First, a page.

In 2011, the Obama Administration required campuses to take certain steps to crack down on sexual assault, a change critics charge has led to mostly male students being wrongfully accused of sexual harassment or rape. It has sparked a movement for “due process” on campus.

Both the Senate and House bills entitled the accused to see the evidence against them and ban schools from declining to consider evidence. Both versions also said say that if the administrative courts found that a student was denied due process, the student could sue the university and the employees who conducted the investigation. The state attorney general would also be able to investigate and punish schools.

The bills made it through committees in both the House and Senate but came to a halt before achieving final passage. The General Assembly adjourned for the year at 6 p.m. Friday without passing any Title IX changes.

From her work email account last October, Audrey Hanson McIntosh sent her husband examples of statutory language in other states dealing with sexual discrimination at school and administrative courts handling workplace discrimination. This was during the same time period Richard McIntosh was working with the House sponsor and staffers to write the bill.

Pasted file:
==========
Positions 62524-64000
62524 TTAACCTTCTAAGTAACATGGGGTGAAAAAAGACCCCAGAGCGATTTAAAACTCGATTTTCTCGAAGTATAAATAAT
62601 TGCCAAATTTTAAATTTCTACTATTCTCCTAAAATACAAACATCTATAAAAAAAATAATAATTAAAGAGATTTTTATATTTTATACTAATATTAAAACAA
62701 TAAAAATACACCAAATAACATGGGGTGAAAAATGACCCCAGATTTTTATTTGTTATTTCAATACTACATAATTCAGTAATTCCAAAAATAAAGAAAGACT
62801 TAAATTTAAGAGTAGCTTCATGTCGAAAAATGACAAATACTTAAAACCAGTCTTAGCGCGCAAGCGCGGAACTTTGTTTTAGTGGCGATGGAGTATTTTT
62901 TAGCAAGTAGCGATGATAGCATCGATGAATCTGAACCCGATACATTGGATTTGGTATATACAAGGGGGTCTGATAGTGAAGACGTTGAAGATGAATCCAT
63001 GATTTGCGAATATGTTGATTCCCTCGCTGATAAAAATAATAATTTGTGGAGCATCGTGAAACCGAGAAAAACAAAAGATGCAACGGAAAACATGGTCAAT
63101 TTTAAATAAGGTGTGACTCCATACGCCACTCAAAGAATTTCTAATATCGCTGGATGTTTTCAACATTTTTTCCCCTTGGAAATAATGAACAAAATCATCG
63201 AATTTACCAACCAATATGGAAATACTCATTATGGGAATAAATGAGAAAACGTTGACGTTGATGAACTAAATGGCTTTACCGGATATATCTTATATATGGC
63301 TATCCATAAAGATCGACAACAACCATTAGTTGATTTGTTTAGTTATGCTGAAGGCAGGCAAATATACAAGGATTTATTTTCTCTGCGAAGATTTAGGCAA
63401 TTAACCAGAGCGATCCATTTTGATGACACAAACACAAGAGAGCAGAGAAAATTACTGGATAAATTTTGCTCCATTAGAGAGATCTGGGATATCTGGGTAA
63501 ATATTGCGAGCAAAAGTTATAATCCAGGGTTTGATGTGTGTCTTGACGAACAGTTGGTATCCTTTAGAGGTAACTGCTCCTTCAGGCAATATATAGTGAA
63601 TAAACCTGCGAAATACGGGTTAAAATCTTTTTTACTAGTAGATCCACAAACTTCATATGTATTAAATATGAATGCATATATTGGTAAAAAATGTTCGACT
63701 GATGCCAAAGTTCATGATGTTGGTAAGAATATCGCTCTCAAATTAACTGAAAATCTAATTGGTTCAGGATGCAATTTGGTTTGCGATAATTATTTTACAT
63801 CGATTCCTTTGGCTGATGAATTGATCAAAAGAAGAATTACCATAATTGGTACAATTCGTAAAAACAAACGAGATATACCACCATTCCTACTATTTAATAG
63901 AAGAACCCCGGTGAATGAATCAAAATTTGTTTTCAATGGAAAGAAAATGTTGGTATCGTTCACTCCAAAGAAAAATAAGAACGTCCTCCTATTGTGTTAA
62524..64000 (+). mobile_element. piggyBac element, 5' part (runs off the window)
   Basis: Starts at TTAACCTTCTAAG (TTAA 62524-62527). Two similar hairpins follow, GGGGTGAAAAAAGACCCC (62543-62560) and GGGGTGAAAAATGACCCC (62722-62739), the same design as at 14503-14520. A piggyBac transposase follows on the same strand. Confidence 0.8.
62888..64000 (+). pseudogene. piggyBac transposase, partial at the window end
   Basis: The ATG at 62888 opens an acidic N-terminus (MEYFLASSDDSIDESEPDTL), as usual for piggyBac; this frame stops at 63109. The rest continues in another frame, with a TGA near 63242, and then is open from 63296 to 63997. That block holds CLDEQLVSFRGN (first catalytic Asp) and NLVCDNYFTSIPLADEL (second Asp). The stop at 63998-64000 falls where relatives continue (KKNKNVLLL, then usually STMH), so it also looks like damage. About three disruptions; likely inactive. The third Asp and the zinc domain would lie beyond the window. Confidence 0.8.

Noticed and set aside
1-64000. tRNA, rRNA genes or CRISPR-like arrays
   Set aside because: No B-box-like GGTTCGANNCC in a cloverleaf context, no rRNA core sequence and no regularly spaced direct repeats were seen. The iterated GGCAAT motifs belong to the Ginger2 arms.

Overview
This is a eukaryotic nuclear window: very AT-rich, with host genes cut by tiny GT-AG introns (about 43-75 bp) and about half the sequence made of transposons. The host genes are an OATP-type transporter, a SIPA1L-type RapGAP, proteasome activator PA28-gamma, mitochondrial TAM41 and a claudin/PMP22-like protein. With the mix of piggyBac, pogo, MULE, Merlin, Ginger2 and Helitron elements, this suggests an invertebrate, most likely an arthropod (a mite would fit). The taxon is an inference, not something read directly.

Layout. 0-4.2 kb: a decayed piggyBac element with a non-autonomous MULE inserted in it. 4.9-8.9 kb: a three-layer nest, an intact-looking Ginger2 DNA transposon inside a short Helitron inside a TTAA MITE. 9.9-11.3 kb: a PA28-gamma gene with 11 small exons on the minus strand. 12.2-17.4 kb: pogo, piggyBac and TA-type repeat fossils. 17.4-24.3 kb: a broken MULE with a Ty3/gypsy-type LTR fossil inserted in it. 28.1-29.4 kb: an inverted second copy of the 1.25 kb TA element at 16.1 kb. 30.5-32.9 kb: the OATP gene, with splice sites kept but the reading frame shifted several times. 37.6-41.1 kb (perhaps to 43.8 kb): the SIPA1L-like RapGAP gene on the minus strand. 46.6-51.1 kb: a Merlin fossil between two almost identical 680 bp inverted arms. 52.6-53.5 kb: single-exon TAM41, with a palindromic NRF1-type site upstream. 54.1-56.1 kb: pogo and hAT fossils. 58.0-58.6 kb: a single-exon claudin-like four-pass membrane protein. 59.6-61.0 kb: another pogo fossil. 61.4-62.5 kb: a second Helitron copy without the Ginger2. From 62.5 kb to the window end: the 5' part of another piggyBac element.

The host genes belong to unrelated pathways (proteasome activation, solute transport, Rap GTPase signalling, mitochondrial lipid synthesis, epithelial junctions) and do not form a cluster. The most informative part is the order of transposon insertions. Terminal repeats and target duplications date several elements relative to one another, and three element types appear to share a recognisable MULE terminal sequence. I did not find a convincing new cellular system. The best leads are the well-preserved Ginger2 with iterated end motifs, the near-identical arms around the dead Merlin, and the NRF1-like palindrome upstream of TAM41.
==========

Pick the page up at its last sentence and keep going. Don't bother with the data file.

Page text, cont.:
In November of last year, Richard McIntosh alluded to his wife in an email to the House bill’s sponsor and staff, saying “...the AHC [Administrative Hearing Commission] language that I sent you from Audrey yesterday.” He included his and her contact information.

Last May, she forwarded McIntosh a series of iPhone screenshots showing an informational document from Secretary of Education Betsy DeVos about campus sexual misconduct.

The first screenshot includes another tab on her web browser open to the Washington University student newspaper, StuLife. This was weeks after the paper published several anonymous op-eds detailing sexual assaults on campus and the school’s lackadaisical response to them. The pieces appeared just days after a student-led protest on April 28 of last year, where a crowd of about 1,000 decried the school’s Title IX process for being too long and burdensome for victims.